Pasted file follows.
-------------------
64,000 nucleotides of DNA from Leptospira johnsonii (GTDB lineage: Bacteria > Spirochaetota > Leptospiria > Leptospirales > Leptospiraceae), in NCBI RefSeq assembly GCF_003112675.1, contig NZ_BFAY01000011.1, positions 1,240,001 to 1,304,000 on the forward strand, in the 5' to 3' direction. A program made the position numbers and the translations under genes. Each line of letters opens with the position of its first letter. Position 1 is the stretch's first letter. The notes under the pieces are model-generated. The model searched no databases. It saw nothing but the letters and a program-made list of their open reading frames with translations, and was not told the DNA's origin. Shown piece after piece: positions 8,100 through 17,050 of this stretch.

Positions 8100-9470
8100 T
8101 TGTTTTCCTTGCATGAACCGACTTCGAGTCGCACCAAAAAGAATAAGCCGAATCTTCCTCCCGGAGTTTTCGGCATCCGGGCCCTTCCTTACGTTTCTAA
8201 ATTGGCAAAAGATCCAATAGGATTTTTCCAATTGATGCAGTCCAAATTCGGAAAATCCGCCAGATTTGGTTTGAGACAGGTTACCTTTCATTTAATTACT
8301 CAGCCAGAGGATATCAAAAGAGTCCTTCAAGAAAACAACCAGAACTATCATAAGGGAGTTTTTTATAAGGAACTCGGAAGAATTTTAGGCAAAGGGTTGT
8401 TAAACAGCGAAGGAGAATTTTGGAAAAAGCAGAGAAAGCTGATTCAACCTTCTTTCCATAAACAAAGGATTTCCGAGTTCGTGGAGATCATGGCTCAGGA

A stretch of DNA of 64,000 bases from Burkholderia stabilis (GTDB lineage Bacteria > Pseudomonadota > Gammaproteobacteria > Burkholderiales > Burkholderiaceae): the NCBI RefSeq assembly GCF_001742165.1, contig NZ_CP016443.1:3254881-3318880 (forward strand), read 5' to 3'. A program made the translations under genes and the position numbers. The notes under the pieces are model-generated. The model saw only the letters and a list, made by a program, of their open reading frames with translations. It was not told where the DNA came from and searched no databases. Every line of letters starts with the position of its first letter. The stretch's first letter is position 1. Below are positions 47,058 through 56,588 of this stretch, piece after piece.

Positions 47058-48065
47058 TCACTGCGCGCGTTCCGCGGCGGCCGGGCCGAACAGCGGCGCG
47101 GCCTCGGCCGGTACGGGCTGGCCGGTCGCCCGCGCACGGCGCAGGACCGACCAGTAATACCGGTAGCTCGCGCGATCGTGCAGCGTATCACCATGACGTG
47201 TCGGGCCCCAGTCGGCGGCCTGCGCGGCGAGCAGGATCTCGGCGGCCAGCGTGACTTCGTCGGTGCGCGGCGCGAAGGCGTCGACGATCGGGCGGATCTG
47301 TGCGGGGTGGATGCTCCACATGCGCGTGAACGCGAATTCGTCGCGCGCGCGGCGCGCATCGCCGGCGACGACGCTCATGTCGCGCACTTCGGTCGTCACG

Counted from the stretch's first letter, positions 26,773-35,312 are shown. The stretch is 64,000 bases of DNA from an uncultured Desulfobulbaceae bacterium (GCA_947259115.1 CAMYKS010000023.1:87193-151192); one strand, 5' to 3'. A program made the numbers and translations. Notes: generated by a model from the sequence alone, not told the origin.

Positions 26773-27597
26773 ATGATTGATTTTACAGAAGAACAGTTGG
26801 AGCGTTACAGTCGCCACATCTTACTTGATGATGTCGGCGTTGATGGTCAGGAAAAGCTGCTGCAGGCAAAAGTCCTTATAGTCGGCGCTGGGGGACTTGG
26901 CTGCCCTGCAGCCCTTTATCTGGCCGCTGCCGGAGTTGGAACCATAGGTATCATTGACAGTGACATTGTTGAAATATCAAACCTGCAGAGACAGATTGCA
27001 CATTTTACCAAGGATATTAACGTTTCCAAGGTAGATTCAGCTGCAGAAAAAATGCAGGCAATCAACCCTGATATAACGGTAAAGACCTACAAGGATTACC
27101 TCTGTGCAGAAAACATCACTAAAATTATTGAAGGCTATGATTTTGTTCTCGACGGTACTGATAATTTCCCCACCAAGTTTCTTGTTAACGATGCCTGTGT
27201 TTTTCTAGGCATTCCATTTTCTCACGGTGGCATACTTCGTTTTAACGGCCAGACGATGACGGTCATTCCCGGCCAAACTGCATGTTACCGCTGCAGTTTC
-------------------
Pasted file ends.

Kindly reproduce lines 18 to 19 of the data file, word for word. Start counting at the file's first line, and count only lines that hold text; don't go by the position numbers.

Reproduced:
26901 CTGCCCTGCAGCCCTTTATCTGGCCGCTGCCGGAGTTGGAACCATAGGTATCATTGACAGTGACATTGTTGAAATATCAAACCTGCAGAGACAGATTGCA
27001 CATTTTACCAAGGATATTAACGTTTCCAAGGTAGATTCAGCTGCAGAAAAAATGCAGGCAATCAACCCTGATATAACGGTAAAGACCTACAAGGATTACC